Residential exposure to green space and early childhood neurodevelopment
Residential exposure to green space is positively associated with the neurodevelopment of young children
Research provides evidence of a positive association between exposure to high levels of residential surrounding green spaces and better cognitive development in primary school children. To determine if surrounding greenness might have a similar impact on younger children, this research examined the association of residential surrounding greenness with early childhood neurodevelopment.
Over 1000 mother-child pairs participated in this research. The mothers were recruited while still pregnant, and their children were followed until the age of two. Estimates of residential exposure to green space were based on the average normalized diﬀerence vegetation index (NDVI) within a 300-meter buﬀer area surrounding residential address at birth. The NDVI reflects satellite-based measures of surrounding greenness. Scores from the Bayley Scales of Infant Development administered to each child at about 24 months were used as a measure of their neurodevelopment. The BSID yields a mental development index (MDI) and a psychomotor development index (PDI).
An analysis of the data showed that exposure to higher levels of residential surrounding green spaces was associated with increased PDI and MDI scores. This association was strongest for children of mothers with lower pre-pregnancy body mass indexes. Reduced levels of traﬃc-related air pollution partially explained the association between exposure to residential surrounding green space and psychomotor development. The reduced air-pollution effect, however, did not apply to children’s mental development. Additionally, the lowest levels of traffic-related air pollution and the highest levels of physical activity were in areas with the highest amounts of surrounding greenness. The positive association between higher levels of residential surrounding green spaces and better cognitive development in young children found in this study are consistent with other studies conducted with adults and older children.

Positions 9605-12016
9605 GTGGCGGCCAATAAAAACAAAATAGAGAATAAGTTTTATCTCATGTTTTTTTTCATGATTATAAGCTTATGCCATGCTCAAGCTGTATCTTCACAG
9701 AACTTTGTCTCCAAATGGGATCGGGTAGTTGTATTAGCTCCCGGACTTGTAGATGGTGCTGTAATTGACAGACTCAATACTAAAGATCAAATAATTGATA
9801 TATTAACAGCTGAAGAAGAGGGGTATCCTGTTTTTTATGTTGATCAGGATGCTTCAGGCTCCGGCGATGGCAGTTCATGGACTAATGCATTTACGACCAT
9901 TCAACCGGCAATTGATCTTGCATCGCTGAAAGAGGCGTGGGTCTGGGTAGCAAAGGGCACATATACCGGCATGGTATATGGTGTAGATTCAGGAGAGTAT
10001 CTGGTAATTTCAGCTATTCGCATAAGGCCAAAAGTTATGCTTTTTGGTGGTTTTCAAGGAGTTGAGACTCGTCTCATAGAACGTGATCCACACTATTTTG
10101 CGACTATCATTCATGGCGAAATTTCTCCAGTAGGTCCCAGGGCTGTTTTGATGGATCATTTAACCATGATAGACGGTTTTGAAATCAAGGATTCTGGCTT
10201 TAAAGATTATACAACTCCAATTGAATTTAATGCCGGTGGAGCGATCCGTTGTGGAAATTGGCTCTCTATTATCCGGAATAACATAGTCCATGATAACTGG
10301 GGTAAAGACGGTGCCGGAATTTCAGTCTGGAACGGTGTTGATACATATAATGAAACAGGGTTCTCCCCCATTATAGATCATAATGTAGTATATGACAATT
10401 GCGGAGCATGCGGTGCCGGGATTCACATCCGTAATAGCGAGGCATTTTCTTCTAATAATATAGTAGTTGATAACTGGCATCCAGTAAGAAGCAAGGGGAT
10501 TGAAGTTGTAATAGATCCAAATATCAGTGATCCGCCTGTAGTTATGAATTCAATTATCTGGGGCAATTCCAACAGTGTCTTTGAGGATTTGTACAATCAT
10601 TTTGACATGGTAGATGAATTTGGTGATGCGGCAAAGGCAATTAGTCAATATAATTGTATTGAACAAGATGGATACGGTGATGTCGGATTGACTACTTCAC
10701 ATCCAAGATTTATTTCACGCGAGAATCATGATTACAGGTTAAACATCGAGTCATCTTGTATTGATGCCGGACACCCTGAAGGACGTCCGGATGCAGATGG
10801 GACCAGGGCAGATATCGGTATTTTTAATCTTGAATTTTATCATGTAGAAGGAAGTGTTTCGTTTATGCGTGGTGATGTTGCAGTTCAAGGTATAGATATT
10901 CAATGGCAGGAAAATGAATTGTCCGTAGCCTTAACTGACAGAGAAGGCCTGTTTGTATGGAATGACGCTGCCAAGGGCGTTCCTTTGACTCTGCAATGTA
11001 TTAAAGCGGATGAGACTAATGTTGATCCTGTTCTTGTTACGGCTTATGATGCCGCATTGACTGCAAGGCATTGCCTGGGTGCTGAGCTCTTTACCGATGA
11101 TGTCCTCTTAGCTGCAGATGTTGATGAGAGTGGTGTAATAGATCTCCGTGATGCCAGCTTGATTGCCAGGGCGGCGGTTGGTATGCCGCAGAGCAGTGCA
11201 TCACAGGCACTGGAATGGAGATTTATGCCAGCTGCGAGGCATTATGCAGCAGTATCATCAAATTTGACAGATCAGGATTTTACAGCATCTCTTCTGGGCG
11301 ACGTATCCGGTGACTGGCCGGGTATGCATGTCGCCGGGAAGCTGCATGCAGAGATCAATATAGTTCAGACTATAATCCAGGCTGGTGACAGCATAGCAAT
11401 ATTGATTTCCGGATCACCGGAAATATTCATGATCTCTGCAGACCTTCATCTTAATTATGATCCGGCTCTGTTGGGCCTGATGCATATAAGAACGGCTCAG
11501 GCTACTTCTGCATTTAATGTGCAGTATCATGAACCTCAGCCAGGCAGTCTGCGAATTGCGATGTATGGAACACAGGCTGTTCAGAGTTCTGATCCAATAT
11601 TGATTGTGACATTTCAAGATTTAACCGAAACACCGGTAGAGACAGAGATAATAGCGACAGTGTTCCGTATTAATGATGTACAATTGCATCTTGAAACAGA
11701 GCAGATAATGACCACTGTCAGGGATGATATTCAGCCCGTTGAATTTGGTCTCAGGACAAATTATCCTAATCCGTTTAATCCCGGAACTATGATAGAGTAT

This research adds support to the body of evidence showing a positive association between exposure to residential surrounding green space and improved mental development in children. This study also adds to the literature by showing that this positive association applies to young children in the first two years of life and includes psychomotor development as well as mental development.